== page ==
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Are Dopers better Sports(wo-)men?

by Roman Gaehwiler

The crusade against artificial performance enhancement in sports is varicoloured and almost exhaustively debated. Nevertheless, there are still several approaches from the athlete’s perspective which are worth to consider. On the one hand, there is the noble and doubtlessly essential pedagogic approach fostering the educative aspect implying that the misapplication of pharmaceuticals and psychotropic drugs is medically and morally intolerable. In this respect, according to the World Anti-Doping Agency such behavior is also ment to represent a prohibitive action against the «ethos of sports». On the other hand, we probably have to reflect that ingesting specific pharmaceutical performance enhancers displays one possible interpretation of the «ethos of sports». Admittedly, this is a polarising thesis which may be highly challenging at first sight. However, the intrinsic motivation to do everything within your repertoire of opportunities in order to achieve your individual goals demonstrates a typical trait of the so-called ethos of sports. As a matter of fact, doing this during competition as a mean to improve your punctual ability to perform could be interpreted as a dubious performance enhancing practice. In contrast, it is believed that a significant part of athletes help themselves with banned substances exclusively in order to increase their amount of training. In this reference, sports(wo-)men inject peptidehormones such as erythropoietin (EPO) to extend their individual endurance training or ingest anabolic steroids to shorten the interval between the different training-sessions and improve recovery. Concerning this, it might be appropriate to re-evaluate the term «ethos of sports» within an anti-doping framework. On behalf of definition-oriented coherence athletes might meet this specific aspect of the ethos while taking performance enhancing substances for training purposes.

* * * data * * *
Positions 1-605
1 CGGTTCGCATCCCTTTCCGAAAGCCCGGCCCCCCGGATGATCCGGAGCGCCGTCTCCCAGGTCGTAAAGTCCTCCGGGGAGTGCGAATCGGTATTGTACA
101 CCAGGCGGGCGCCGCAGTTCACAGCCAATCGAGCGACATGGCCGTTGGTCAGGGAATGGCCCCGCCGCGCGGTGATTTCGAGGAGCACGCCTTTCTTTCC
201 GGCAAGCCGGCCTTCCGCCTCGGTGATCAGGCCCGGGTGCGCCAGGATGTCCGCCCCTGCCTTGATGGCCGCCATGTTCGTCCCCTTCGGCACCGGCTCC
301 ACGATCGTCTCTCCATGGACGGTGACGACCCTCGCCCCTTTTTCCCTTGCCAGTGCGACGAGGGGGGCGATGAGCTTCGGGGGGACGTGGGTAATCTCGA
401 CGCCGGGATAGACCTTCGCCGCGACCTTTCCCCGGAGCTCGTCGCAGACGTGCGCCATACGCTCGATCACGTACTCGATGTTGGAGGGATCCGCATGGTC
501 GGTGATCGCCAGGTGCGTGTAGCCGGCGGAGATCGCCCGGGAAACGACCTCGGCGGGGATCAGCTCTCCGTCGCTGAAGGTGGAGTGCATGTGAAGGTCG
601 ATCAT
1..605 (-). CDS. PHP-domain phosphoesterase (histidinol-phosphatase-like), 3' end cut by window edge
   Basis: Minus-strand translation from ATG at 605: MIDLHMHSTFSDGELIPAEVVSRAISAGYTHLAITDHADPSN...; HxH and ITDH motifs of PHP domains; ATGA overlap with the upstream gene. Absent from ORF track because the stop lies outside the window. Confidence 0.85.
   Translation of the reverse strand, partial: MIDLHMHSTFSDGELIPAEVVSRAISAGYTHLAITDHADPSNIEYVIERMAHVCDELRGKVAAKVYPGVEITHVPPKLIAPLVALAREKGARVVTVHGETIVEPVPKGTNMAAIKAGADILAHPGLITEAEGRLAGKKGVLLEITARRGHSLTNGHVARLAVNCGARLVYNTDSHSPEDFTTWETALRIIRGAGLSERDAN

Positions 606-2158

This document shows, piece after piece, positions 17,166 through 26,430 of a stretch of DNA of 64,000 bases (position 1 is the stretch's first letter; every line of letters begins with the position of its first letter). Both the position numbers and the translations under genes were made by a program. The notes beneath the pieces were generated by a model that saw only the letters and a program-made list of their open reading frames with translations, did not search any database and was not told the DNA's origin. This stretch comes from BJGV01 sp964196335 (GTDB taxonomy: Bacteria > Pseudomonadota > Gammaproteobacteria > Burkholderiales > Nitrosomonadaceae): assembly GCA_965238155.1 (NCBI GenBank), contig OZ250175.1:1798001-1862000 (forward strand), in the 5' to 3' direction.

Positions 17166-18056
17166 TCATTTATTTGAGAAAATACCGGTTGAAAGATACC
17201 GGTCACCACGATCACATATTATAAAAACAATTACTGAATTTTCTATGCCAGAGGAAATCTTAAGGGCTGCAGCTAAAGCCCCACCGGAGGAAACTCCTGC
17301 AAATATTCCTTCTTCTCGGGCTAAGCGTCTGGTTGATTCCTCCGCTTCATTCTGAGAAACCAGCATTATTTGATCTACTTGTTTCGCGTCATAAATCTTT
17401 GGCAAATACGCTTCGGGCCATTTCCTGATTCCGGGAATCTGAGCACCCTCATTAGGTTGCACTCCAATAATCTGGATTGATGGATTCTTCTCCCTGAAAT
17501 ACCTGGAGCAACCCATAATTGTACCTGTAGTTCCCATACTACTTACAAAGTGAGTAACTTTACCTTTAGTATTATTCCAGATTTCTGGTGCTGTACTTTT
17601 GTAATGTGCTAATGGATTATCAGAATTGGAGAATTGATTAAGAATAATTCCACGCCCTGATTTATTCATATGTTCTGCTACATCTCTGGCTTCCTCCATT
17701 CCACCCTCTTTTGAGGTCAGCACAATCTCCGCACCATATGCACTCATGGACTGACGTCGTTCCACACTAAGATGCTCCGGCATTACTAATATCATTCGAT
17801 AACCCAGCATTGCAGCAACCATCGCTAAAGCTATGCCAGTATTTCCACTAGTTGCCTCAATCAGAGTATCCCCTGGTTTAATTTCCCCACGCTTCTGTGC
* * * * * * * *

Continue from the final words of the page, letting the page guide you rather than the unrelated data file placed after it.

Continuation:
As a result : Indeed, athletes using performance enhancing substances may be (by definition) better sportsmen in the sense of the ethos of sports because they (are able to) train more in order to reach their goals compared to «clean» combatants.

However, another serious ethical issue emerges some steps further in the process. As a matter of fact, unphysiologically elevated training quantities result in musculo-skeletal detrition at least in the long-term perspective. Consequently, athletes get treated with non-steroidal anti-inflammatory drugs (NSAIDs) in order to fight the pain caused by chronic tissue-overstress. Unfortunately, NSAIDs do not imply any preventive characteristics. Hence, as long as the individual athlete is obliged to continue regular competitions tissue damage is going to aggravate silently. To come to a conclusion, in short notice official bodies engage intensively to keep up the athlete’s capacity in order to participate for the benefit of an entertaining sport event. As a consequence, while adhering to such kind of inconsistent anti-doping practice governing bodies indirectly encourage professional athletes to undergoe illegal artificial performance enhancement. Hence, solely fighting the symptoms is not equal to disease-eradication. Thus, merely antagonizing the outcome (-> pain due to overstress) is somehow close to diplomatic ignorance of a basic complex of problems (-> doping).

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1 Comment on this post

  1. Would an 'athlete' walk into an arena or a stadium without people? most likely not! An athlete is nothing but a personification of our ideals: they simply do what we expect of them. We should do some introspection before bringing the athletes into the frame.

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